In BMC Cancer this week, researchers in India report that over-expression of the protein fascin in oral squamous cell carcinoma promotes progression of the disease. The team over-expressed fascin in an oral squamous cell carcinoma cell line, and examined fascin expression in 131 tumor samples. They found that over-expression of the protein caused a significant increase in cell migration and cell invasion. In addition, the researchers found that fascin expression in tumor samples significantly correlated with increased tumor stage, increased lymph node metastasis, less differentiation, increased recurrence, and shorter survival time in patients. "In conclusion, our results indicate that fascin promotes tumor progression and activates AKT and MAPK pathways in OSCC-derived cells," the authors write. "Further, our correlative studies of fascin expression in OSCC with clinico-pathological parameters of the patients indicate that fascin may prove to be useful in prognostication and treatment of OSCC."
Also in BMC Cancer this week, a team led by researchers at Vanderbilt University Medical Center examines the effects of obesity and body composition on prostate cancer risk. The team examined 402 men with a prostate cancer Gleason score of six, 272 men with a Gleason score of seven, and 135 with a Gleason score ranging between eight and 10, and 1,057 controls with no prostate cancer. They found that body size and composition were not significantly associated with low-grade prostate cancer, but that body-mass index, waist circumference, body fat mass, and fat-free mass were each associated with an increased risk for higher-stage prostate cancer. "Our results suggest that associations between BMI and [waist circumference] with high-grade prostate cancer are mediated through the measurement of total body [fat-free mass]," the authors write. "It is unlikely that [fat-free mass] causes prostate cancer, but instead provides a marker of testosterone and IGF1 activities involved with retaining lean mass as men age."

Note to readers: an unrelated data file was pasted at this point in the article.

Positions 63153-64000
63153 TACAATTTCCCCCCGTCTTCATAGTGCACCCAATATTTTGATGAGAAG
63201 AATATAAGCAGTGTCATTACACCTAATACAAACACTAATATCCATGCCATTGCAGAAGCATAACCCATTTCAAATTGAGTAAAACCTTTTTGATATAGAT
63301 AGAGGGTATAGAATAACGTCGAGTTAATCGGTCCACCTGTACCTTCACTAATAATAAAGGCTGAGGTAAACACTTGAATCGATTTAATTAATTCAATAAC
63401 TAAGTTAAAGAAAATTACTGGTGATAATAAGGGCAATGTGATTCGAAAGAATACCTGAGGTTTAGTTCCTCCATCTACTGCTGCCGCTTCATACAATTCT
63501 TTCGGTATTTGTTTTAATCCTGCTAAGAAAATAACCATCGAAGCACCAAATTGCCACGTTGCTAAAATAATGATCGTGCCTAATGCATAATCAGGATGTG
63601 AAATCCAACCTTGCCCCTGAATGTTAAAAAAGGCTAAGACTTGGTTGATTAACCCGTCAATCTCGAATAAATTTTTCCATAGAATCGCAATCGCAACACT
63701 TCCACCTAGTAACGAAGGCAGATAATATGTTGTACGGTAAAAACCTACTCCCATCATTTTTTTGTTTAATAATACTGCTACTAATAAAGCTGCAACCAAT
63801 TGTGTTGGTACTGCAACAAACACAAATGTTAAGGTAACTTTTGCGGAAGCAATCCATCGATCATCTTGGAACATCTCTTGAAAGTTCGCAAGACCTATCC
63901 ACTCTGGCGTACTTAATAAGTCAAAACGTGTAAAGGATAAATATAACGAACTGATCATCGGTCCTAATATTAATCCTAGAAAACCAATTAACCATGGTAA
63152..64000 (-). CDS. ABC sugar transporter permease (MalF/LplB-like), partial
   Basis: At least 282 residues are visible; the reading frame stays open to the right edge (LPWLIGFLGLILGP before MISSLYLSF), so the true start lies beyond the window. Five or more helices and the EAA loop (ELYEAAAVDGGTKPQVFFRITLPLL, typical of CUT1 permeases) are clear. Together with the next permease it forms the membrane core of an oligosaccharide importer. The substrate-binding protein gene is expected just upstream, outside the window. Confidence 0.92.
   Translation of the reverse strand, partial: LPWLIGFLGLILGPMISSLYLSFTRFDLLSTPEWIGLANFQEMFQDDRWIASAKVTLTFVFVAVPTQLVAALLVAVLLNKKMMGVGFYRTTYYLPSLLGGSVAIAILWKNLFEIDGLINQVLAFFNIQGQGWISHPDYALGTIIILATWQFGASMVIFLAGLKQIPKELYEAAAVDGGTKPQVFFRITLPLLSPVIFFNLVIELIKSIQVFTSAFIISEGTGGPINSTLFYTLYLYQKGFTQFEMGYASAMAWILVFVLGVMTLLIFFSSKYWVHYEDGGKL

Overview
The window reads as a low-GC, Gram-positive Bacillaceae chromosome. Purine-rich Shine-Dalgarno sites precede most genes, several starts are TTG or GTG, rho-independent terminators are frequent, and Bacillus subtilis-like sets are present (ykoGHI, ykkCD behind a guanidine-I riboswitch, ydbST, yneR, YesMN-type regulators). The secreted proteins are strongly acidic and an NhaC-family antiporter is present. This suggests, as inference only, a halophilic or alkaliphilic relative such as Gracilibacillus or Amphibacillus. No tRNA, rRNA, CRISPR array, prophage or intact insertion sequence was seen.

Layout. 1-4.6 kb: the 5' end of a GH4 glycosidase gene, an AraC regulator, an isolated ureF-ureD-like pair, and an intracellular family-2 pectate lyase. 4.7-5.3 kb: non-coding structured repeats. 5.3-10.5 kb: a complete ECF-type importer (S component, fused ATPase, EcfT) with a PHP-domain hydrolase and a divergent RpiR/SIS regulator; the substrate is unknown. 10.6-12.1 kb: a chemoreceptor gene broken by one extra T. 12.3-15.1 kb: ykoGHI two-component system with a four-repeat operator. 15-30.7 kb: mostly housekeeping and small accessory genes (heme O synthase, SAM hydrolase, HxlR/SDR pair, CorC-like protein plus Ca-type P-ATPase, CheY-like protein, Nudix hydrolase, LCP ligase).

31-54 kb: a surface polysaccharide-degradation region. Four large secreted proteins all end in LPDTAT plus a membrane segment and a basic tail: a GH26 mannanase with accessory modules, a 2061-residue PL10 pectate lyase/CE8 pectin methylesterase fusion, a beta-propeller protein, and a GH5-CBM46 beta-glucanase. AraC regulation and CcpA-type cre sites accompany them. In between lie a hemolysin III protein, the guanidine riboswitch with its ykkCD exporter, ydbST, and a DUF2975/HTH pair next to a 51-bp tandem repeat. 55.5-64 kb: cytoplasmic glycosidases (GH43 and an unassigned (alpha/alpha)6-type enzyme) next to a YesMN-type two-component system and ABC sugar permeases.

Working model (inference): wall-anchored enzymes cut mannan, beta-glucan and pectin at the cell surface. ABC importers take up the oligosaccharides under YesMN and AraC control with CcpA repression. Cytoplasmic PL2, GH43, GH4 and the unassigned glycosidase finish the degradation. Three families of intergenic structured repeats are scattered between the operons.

Finally in BMC Cancer this week, a team of researchers in the UK examines the association between high cholesterol and incidence of grade-specific prostate cancer. The researchers studied data from a cohort of 12,926 men enrolled in studies between 1970 and 1976, and followed up on through 2007. They found that 650 men developed prostate cancer in the 37 years of follow up, and that baseline plasma cholesterol was positively associated with risk of high-grade prostate cancer. "This association remained significant after adjustment for body mass index, smoking and socioeconomic status," the authors write. "Men with higher cholesterol are at greater risk of developing high-grade prostate cancer but not overall risk of prostate cancer. Interventions to minimize metabolic risk factors may have a role in reducing incidence of aggressive prostate cancer."